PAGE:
How to Run Your Own “NEW GAME! Game Jam”

Have you ever wanted to try to make a video game? Join us and make your own! The anime NEW GAME! (available 11/21 on Blu-ray/DVD combo) follows a newly-hired character designer at an indie game development company and is a must-watch for anyone who wants a peek into the industry!


To celebrate the release, we’re inviting you to participate in the NEW GAME! Game Jam over the weekend of November 3rd! What’s a Game Jam? These are events where people form teams to make an entire video game from start to finish in the span of a short time—such as 48 hours. Game Jams are held in universities and video game companies as a great way to practice making a finished game. There are even fan-run game jams where teams across the country plan to make games at the same time!

To participate in the NEW GAME! Game Jam, just make a game during that weekend and share some of your progress on social media with the hashtag #NEWGAMEJam—and then tag us with a link to your finished game! We’ll share some of everyone’s progress and submitted games.



Is it your first time attempting a Game Jam? Here are some steps:

  1. Pick your Game Engine

There are tons of great video game engines, some of which require minimal coding if you need to prototype fast. Some examples include:

  • GameMaker: an easy drag and drop UI lets you add in elements for gameplay without coding
  • RPGMaker: another easy-to-use engine that specializes in creating role-playing games
  • Unity: an engine used to create shipped professional games with a large database for beginners to use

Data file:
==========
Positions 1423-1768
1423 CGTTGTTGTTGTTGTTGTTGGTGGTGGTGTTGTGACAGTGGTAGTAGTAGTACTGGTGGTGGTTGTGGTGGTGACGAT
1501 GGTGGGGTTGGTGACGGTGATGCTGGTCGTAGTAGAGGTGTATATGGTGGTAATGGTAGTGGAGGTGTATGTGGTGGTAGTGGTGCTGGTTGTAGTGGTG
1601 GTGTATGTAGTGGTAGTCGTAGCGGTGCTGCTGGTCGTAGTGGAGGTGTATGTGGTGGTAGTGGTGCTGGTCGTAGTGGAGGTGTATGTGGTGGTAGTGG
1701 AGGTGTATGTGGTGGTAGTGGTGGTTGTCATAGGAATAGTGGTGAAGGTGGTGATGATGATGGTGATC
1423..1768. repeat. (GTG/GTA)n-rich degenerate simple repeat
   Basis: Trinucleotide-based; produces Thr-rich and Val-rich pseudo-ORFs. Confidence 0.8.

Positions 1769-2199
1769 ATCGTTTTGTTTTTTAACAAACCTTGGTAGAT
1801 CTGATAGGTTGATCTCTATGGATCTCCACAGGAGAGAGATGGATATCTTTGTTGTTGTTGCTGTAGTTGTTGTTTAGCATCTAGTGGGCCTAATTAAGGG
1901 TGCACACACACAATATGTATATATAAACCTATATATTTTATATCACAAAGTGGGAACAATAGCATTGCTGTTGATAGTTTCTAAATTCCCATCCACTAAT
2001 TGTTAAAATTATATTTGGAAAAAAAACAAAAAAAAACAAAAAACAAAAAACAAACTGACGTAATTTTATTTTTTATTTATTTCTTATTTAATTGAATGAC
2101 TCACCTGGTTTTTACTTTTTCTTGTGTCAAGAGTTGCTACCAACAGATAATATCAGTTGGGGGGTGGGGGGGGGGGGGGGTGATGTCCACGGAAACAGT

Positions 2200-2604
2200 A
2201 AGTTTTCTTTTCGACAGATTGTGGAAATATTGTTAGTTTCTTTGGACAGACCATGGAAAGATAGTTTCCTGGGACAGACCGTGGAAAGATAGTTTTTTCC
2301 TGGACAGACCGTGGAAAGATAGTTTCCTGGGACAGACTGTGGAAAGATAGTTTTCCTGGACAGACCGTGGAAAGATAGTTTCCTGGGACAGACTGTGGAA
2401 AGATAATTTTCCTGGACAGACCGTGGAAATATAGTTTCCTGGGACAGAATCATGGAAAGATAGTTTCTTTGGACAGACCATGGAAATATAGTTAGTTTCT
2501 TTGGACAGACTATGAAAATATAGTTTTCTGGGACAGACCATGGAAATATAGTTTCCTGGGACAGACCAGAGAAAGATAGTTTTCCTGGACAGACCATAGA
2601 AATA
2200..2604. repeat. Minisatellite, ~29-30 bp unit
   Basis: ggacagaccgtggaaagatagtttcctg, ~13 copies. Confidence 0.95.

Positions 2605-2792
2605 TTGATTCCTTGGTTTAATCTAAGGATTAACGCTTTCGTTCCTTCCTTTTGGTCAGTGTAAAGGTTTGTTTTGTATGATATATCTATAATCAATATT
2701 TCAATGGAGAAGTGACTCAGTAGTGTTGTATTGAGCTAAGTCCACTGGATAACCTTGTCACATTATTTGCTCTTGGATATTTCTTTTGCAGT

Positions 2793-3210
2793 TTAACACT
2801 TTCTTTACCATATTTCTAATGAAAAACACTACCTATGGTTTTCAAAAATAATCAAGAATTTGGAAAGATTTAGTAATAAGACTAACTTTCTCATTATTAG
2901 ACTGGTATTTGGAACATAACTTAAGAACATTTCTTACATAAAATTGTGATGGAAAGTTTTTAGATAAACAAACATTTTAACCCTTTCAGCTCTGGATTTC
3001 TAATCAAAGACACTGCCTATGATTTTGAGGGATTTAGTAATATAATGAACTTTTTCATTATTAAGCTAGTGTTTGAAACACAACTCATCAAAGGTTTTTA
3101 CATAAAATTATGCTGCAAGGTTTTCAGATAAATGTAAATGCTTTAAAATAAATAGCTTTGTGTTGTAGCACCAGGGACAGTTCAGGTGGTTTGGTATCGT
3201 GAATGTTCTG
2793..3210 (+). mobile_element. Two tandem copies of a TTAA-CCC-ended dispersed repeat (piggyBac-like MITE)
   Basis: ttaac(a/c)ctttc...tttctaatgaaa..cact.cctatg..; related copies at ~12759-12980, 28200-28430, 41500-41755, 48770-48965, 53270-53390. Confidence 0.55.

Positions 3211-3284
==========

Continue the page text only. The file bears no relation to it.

• Ren’Py: a visual novel-specific engine for making games similar to Japanese renai/dating sims, among other genres
  • Unreal Engine: most flexible and popular engine for professional game developers that comes with many online tutorials
  • You can also make games that aren’t actual video games! Board games, card games, and paper prototypes are all totally cool too


  1. Pick your Team

Usually a game team involves a couple different roles, but with a game jam, sometimes members have to wear multiple hats. Here are some potential team members you might want to have:

  • Game Programmer
  • Writer
  • Artist
  • QA/Tester
  • Project Manager
  • Designer


  1. Get to Work!

Some things to keep in mind throughout the weekend:


  • Divide the tasks. Are you an artist or a programmer? Do you want to try your hand at animating? Make sure you and your team know what you want your game to be and who is responsible for each part.



  • Have lots of food and snacks on hand. Can’t work on an empty stomach!



  • Remember to take breaks! Especially if you’re feeling stuck. Get up and get moving, and let those ideas flow!



  • Don’t forget to “hi-bear-nate”! Sleep is essential. You don’t want to be nodding off at a critical moment.



  • Don’t overload on the energy drinks. Remember to hydrate—water is the best way to keep your mind alert and focused!



  • Set milestones for your team. Milestones can help you manage your time, and give your team small, realistic goals to achieve as they work towards the deadline.



  • If you find a bug or don’t know how to design what you want, ask for help! The internet is filled with plenty of resources to help any aspiring game designer.


Have fun!